MUFG: Restaurants Will Face Margin Contraction, Slower M&A in Q1/22

With rising commodity prices, workforce shortages and the need for higher expenditures to attract labor in a competitive market, the restaurant industry will face continued margin contraction and, consequently, lower M&A volume in Q1/22, according to Mitsubishi UFJ Financial Group’s restaurant finance group. The group’s team provided its views on the heels of the annual Restaurant Finance and Development Conference this month in Las Vegas.

Slower M&A in Q1/22

“Despite strong sales, most restaurant companies have seen their margins erode because of higher food, fuel, labor and transportation costs,” Nick Cole, head of restaurant finance at MUFG, said. “Additionally, they face increasing difficulty in hiring staff amid persistent labor shortages, which will pose a financial burden as restaurant companies try to draw new workers and retain existing ones in a labor market that is demanding higher wages and being more selective in choosing employers.”

Cole and his team expect lower margins to slow the pace of M&A in Q1/22.

“The M&A market depends on a well-capitalized banking system flush with liquidity, which we currently have, but cash flow — and the price acquirers are willing to pay for that liquidity — are the primary drivers that attract buyers, so unless we see an improvement in margins, we expect the pullback to be significant,” Cole said.

Cole added that the generational transfer of businesses — especially in the quick-service sector — combined with extraordinary financial performance have fueled the recent boom in M&A.

Labor Scarcity and Inflation

MUFG’s restaurant finance group pointed to labor shortages and supply chain disruptions as factors that have strained restaurant operations while contributing to rising wages and inflation.

“In addition to vacancies for waiters, cashiers and kitchen staff, restaurants have had to cope with the effect of supply interruptions and worker scarcity among commodity producers and transporters that pushed up labor and food costs,” Quinn Hall, who leads loan underwriting and portfolio management for MUFG’s restaurant finance group, said, specifically highlighting the looming financial challenges restaurants face in overcoming staffing shortfalls. “Since it’s not enough to just offer higher salaries, restaurant businesses will need to consider a range of enhancements to their benefits packages and employment offerings — from health benefits to flexible work schedules — that would raise costs as well.”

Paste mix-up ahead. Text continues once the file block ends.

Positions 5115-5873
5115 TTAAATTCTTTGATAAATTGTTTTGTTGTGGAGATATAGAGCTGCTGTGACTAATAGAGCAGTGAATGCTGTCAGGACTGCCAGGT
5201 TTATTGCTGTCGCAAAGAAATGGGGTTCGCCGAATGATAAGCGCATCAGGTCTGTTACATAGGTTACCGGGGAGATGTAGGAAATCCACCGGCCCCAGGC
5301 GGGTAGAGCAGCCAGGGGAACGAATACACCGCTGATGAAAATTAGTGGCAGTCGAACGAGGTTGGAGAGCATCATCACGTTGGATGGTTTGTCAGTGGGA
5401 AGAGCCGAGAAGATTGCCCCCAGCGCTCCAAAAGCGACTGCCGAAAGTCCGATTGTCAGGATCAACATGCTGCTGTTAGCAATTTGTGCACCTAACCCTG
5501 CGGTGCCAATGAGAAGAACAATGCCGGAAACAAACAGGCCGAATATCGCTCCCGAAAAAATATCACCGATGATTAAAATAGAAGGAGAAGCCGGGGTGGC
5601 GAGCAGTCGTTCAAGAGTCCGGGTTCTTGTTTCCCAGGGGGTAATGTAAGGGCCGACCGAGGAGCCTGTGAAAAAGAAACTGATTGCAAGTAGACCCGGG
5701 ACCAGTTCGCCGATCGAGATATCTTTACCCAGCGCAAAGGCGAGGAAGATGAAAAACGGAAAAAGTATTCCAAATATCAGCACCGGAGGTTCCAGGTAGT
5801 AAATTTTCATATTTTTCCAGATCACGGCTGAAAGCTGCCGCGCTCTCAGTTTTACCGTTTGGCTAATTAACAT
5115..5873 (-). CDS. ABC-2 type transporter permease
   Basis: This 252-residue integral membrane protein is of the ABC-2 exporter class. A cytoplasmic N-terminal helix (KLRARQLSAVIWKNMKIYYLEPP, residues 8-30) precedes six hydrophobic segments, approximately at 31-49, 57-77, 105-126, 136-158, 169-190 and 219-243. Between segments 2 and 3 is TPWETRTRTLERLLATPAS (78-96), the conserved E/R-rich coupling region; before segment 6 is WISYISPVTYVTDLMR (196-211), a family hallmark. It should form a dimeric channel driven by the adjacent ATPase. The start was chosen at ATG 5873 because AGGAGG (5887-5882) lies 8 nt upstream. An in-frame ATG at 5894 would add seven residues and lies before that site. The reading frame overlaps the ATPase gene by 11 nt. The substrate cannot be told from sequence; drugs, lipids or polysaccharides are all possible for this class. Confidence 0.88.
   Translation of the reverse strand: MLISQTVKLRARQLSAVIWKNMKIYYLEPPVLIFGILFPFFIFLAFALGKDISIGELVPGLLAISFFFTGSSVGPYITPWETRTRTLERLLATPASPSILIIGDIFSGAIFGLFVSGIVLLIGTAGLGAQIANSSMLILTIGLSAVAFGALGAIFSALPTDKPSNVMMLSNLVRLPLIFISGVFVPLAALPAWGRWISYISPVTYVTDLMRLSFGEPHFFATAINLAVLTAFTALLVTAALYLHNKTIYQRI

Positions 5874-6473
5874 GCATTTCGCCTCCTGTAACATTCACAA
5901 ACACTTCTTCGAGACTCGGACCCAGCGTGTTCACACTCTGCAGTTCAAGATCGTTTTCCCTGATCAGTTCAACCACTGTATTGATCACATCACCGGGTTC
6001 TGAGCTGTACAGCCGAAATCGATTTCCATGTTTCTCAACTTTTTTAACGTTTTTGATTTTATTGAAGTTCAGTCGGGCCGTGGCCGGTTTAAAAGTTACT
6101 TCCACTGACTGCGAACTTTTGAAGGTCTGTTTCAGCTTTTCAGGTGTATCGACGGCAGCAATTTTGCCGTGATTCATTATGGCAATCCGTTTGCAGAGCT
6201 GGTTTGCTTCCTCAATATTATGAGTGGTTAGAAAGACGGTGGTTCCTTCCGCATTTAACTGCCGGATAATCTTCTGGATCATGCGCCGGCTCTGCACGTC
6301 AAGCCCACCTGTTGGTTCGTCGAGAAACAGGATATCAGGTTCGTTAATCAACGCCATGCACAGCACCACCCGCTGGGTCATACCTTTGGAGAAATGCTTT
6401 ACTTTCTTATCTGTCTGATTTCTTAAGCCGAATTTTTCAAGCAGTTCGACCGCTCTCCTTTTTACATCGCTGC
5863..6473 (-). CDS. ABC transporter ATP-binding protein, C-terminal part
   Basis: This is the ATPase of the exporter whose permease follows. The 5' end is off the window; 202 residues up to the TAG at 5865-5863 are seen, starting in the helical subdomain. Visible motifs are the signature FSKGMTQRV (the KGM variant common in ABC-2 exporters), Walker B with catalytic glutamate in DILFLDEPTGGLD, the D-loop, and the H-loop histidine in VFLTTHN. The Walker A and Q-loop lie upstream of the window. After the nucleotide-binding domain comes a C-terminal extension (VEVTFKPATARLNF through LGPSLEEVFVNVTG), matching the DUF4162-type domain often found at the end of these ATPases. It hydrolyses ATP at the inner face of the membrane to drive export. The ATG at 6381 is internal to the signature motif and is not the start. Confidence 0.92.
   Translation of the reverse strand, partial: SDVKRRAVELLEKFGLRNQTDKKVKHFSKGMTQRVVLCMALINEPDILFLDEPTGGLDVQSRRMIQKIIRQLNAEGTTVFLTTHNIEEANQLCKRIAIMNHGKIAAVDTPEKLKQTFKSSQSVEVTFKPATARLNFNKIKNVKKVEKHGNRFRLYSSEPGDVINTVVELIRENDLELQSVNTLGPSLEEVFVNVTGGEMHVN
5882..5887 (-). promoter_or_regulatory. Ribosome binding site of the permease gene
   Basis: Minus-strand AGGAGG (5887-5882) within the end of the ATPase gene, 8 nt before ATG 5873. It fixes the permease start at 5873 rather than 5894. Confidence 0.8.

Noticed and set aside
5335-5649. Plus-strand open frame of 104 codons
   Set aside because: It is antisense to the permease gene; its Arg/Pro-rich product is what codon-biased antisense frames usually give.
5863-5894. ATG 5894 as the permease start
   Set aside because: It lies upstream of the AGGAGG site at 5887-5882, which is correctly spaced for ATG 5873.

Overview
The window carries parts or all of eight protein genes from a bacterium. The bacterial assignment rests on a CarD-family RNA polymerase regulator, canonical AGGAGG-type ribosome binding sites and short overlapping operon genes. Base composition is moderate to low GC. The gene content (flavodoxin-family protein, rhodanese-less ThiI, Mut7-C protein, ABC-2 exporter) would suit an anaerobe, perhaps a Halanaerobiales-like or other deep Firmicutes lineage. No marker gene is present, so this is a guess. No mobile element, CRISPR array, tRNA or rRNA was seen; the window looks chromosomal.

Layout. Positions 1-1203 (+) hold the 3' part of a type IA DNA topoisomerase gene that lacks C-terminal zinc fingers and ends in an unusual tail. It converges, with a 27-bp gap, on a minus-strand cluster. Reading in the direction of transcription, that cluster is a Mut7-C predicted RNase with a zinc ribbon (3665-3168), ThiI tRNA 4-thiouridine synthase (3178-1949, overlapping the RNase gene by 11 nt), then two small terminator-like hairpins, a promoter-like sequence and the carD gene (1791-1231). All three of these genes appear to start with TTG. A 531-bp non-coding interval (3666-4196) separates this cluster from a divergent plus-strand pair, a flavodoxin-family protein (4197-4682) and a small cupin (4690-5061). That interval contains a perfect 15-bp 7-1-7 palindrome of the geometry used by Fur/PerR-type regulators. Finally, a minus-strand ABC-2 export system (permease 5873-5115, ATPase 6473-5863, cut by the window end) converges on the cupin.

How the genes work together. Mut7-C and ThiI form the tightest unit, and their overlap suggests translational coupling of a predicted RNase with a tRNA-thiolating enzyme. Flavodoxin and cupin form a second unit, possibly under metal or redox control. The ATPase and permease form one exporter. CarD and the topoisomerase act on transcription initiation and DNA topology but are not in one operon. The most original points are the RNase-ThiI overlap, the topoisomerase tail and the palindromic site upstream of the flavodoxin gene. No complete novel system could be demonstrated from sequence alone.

Aggressive Financing Conditions … For Now

“Financing conditions for restaurants are still benefiting from a healthy supply of capital and record financial performance — particularly among quick-service establishments and restaurant operating companies — from the second quarter of 2020 through the second quarter of this year,” Hall said. “For now, banks continue to accept a higher leverage profile among borrowers and offer loose amortization, pricing and covenant terms.”

If margins continue to erode, financing terms will tighten next year — especially if interest rates rise and borrowing costs grow — and certain businesses may experience credit downgrades, Hall said.

Technology and Off-Premise Dining

Brian Geraghty, head of loan originations at MUFG, said that restaurants continue to pursue costly investments in technology to remain competitive, especially in an environment of compressing margins and labor shortages.

“Restaurants are evolving their digital platforms to offer customers the ability to order food from anywhere and on the go,” Geraghty said. “Onsite digital kiosks in certain establishments now come in the form of proprietary or third-party apps on a mobile device in everyone’s hand.”

Geraghty added that technology investments are part of a broader effort to support more business off premises, where a significant portion of ordering and dining now occur due to the COVID-19 pandemic. This effort includes the retooling of restaurant real estate to allow for more drive-through and digital pick-up lanes while deemphasizing dining room space to lower dependence on in-restaurant business.

“Over the long run, we believe you’ll see restaurants shrinking in size to reflect smaller onsite patronage but better built to support off-premise business,” Geraghty said.

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